Auditory Processing Disorders in Children: A Multidisciplinary Approach Language comprehension is essential for academic and social reasons. In order to understand language, one must relate sound to meaning. How we relate sound to meaning once sound has been detected is a complex neurological process involving the central auditory nervous system (CANS), a system with multiple components. Some ... Article
Article  |   March 01, 2005
Auditory Processing Disorders in Children: A Multidisciplinary Approach
Author Affiliations & Notes
  • Marie R. Kerins
    Loyola College, Baltimore, MD
  • Donna Lynn Pitts
    Loyola College, Baltimore, MD
Article Information
Hearing Disorders / School-Based Settings / Attention, Memory & Executive Functions / Articles
Article   |   March 01, 2005
Auditory Processing Disorders in Children: A Multidisciplinary Approach
SIG 16 Perspectives on School-Based Issues, March 2005, Vol. 6, 20-24. doi:10.1044/sbi6.1.20
SIG 16 Perspectives on School-Based Issues, March 2005, Vol. 6, 20-24. doi:10.1044/sbi6.1.20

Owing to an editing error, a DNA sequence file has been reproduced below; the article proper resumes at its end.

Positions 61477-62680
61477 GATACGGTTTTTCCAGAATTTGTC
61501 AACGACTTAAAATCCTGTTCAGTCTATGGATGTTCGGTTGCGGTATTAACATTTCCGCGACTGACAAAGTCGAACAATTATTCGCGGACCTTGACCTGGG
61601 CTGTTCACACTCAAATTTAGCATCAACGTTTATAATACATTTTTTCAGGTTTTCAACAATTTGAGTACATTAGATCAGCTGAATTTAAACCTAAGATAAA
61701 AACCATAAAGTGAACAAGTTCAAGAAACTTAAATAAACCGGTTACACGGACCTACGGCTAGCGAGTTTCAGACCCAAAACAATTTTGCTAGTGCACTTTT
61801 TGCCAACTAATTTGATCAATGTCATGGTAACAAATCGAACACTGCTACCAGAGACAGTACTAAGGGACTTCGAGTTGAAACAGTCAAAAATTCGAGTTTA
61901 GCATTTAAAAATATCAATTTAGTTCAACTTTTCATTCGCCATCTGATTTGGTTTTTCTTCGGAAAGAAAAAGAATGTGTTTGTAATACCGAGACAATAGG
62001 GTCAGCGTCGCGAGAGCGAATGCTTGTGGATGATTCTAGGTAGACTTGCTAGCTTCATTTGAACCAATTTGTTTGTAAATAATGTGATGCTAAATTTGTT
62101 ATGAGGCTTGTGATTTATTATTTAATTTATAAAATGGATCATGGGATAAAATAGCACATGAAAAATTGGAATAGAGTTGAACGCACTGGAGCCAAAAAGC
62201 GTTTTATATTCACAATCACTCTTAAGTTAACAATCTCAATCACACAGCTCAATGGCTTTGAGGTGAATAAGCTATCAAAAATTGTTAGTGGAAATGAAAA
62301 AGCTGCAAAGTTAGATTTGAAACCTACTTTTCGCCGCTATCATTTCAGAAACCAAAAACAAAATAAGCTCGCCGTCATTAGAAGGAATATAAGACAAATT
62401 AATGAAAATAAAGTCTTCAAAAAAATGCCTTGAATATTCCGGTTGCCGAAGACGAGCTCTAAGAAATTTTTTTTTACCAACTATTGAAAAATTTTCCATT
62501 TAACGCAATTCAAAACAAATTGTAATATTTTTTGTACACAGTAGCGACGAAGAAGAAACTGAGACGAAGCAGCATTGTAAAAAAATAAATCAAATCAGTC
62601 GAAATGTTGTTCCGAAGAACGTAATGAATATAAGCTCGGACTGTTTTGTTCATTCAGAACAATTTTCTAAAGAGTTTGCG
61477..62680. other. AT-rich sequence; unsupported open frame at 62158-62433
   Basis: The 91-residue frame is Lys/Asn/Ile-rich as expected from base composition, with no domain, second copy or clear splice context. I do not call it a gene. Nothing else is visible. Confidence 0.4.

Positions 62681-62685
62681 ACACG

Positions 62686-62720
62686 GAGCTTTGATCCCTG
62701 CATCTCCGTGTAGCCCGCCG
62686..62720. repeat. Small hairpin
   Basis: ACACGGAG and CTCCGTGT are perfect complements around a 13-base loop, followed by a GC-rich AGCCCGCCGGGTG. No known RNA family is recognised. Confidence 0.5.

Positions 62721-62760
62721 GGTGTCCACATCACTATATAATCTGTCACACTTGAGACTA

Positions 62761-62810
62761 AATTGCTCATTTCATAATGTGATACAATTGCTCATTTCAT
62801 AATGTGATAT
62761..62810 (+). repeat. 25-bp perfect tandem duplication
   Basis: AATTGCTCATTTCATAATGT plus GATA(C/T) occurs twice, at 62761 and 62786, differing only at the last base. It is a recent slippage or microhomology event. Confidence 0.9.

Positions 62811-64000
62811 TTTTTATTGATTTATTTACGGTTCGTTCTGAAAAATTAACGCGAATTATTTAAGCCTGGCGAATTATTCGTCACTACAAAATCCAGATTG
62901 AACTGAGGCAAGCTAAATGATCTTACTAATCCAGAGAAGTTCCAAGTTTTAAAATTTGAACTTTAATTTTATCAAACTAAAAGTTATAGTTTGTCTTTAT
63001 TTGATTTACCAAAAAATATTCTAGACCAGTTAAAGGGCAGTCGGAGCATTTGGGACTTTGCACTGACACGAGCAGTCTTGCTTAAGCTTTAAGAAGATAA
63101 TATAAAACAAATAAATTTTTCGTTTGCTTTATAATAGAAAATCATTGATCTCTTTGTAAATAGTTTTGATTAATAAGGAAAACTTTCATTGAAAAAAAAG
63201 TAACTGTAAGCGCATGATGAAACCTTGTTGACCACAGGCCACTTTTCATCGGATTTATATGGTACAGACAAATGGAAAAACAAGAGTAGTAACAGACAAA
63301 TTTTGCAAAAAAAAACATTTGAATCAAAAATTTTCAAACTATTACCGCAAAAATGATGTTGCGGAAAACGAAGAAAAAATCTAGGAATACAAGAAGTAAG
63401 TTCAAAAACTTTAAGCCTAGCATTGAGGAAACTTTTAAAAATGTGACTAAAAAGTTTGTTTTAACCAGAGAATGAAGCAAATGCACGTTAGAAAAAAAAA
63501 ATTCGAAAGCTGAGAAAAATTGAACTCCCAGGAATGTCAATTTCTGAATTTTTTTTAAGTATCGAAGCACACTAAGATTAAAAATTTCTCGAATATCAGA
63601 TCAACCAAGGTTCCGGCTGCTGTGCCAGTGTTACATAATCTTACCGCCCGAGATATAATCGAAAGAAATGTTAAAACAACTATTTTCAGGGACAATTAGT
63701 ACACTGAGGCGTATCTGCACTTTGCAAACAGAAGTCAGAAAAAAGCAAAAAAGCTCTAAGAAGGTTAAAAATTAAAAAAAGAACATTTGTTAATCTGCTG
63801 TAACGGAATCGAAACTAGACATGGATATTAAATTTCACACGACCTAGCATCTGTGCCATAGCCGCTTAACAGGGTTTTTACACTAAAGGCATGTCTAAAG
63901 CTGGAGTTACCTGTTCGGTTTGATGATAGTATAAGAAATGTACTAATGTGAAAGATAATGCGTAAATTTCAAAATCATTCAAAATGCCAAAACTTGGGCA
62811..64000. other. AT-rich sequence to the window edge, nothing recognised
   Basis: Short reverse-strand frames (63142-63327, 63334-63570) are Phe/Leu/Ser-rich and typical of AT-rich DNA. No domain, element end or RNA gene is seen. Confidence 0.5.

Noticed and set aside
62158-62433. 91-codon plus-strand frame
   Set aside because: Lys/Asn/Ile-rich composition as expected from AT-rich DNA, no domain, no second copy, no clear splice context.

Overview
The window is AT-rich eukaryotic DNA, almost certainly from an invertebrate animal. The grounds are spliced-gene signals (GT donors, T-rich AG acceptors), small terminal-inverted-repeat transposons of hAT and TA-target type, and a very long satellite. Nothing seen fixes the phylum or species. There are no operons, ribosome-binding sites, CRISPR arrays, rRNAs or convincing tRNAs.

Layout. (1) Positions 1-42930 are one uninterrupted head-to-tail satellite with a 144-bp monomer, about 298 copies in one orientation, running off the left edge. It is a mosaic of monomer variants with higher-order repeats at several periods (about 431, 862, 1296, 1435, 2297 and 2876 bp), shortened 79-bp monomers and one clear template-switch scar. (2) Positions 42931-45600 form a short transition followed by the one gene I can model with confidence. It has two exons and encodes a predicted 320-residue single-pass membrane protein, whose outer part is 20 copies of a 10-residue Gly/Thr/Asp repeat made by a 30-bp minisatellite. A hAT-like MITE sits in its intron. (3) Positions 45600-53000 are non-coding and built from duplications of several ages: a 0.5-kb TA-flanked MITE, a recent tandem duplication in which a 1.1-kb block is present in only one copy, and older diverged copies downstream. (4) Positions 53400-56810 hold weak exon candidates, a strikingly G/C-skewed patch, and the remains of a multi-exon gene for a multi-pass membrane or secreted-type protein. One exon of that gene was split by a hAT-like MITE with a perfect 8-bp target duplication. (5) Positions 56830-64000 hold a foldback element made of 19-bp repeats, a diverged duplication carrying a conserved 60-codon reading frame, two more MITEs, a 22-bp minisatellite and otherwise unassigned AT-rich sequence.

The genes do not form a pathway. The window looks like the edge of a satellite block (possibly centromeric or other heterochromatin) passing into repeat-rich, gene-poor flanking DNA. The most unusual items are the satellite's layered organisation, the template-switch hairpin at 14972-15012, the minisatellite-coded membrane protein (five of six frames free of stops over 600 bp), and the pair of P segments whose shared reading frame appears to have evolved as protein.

Language comprehension is essential for academic and social reasons. In order to understand language, one must relate sound to meaning. How we relate sound to meaning once sound has been detected is a complex neurological process involving the central auditory nervous system (CANS), a system with multiple components. Some children have difficulty processing linguistic information, resulting in an inability to integrate sound and meaning in order to comprehend language. Language disordered children often demonstrate difficulty with auditory perception, auditory processing, attention, and memory (Bamiou, Musiek, & Luxon, 2001; Bellis, 1996; Chermak, 2002; Smoski, Brunt, & Tannahil,1992). These factors inhibit language comprehension and academic success that require accurate perception of sound to translate language meaningfully. Researchers have suggested involvement of the CANS that result in a set of behaviors that underlie many language disorders (Bishop el al., 1999; Sloan, 1992; & Tallal, 1980). Auditory processing abilities can be determined through formal language testing and audiological assessment to identify deficits areas. Through collaborative testing between the speech-language pathologist and audiologist, test results can be used to profile individual children directing treatment approaches to best suit their individual needs.
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